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10/19/2010
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CSC, Microsoft BPOS Win California Email Migration Contract

Google complained publicly that the bidding process was intentionally stacked against it and ultimately lost out on the $50 million, three-year contract to migrate the state's email to the cloud.

After more than a yearlong procurement process, the state of California has decided on Microsoft's hosted email services as one option for a major consolidation of its email systems.

Under a more than $50 million, three-year contract, Microsoft and CSC will work together to help the state migrate official email -- 80 percent of which currently operate on Microsoft Exchange servers -- to the Business Productivity Online Suite (BPOS), according to a blog post on the Microsoft Developer Network (MSDN) attributed to Gail Thomas-Flynn, Microsoft U.S. state and local government vice president.

The state also will offer an email service from its Office of Technology Services as an option for migration, said Bill Maile, a spokesman from the California CIO's office. That service will be hosted in the state's own data centers, while the BPOS service is hosted by Microsoft.

CSC is performing the migration of existing email to the cloud, which will require the potential elimination of 130 email systems that use two other platforms besides Exchange, CSC said in a press statement.

The company also will provide Microsoft Cloud Services in a secure environment, including email and legal e-discovery services, as well as collaboration tools for mobile users. According to Microsoft, California already has begun the migration, with some state agencies and localities, such as the City of Carlsbad, already switching on-premise software for BPOS. State executive branch agencies are required to migrate by June 2011 to the new email system, choosing between either BPOS or the Office of Technology Services service, Maile said.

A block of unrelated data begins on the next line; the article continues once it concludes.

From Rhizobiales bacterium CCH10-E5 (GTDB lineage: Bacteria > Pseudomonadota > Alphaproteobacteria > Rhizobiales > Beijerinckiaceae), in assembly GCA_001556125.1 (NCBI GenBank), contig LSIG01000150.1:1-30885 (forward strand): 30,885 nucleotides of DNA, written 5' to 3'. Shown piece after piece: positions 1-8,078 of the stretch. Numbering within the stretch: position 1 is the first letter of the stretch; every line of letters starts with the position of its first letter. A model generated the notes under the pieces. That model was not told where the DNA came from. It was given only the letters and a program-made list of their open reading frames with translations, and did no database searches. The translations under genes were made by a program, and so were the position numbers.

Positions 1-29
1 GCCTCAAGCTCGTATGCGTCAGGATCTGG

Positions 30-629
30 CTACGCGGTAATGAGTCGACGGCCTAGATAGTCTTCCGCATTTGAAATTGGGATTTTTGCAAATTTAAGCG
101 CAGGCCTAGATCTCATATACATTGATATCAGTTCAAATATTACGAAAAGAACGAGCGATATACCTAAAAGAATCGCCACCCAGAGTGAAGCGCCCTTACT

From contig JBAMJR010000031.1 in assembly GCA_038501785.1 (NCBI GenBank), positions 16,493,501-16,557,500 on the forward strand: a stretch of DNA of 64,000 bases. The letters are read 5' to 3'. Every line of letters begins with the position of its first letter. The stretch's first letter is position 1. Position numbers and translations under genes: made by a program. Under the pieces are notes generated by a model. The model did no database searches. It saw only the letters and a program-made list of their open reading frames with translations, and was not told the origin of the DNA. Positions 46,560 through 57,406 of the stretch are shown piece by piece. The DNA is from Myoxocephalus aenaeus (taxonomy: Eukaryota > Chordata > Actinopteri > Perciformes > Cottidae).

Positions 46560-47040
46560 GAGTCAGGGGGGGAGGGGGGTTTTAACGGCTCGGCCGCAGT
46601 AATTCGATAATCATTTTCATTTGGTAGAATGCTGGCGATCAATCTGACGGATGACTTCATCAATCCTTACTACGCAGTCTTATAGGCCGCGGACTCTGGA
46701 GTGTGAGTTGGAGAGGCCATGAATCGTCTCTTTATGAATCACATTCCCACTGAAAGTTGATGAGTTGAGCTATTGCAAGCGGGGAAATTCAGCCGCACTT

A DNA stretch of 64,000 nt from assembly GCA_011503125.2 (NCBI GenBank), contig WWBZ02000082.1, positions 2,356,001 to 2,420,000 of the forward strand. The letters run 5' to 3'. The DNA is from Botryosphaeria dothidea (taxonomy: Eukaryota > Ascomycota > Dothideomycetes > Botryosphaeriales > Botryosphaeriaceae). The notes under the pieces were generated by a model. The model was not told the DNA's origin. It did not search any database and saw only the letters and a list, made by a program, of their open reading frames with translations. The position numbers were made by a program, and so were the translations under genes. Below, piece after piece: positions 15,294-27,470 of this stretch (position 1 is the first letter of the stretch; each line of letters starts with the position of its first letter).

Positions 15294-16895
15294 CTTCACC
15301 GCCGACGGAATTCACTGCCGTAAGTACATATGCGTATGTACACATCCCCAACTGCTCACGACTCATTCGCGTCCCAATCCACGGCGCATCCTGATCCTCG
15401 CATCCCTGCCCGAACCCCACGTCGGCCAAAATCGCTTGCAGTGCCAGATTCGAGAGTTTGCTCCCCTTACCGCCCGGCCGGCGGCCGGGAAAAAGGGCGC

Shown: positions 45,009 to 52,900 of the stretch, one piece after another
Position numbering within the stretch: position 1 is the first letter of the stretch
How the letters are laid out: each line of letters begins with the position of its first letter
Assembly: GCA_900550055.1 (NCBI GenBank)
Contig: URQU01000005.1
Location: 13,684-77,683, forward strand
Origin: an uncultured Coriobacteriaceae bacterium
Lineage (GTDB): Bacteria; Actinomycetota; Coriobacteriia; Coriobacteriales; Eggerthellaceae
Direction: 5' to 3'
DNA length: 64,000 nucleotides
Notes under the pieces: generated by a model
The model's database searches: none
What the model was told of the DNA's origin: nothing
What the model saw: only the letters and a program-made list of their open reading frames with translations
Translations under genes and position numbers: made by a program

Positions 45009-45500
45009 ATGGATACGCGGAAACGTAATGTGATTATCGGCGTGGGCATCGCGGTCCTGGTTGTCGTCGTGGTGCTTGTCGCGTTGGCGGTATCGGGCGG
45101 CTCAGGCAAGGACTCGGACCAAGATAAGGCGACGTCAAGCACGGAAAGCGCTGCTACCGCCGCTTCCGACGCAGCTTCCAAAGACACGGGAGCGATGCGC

The CIO's office is currently working with state agencies to decide how and when they will move systems according to their needs, he said. California will publish a scorecard at the end of the year to show agency progress. The state has been working for more than a year to secure a contract for consolidating its email systems on a hosted system, a process that involved a slightly contentious fight for the contract between Google and Microsoft.

Google even complained publicly that the bidding process was stacked against the company on purpose, something the state denied, according to a Los Angeles Times report.

In the report, Google spokesman Andrew Kovacs said that Google tried to compete for the contract but bowed out of the process before fully taking it on because the state demanded requirements that were impossible for the search company to meet.

California's email collaboration is part of a broad statewide plan to improve the efficiency, cost-effectiveness and management of its IT operations, which have been in a state of disarray. Gov. Arnold Schwarzenegger mandated the strategy in an executive order issued in February, an order that California codified via state law last month.

While California is making some progress on shaping up its IT operations, not everything is working smoothly. The governor recently cut $6.8 million in funds for a student-progress tracking database, citing poor management of the project by the California Department of Education.

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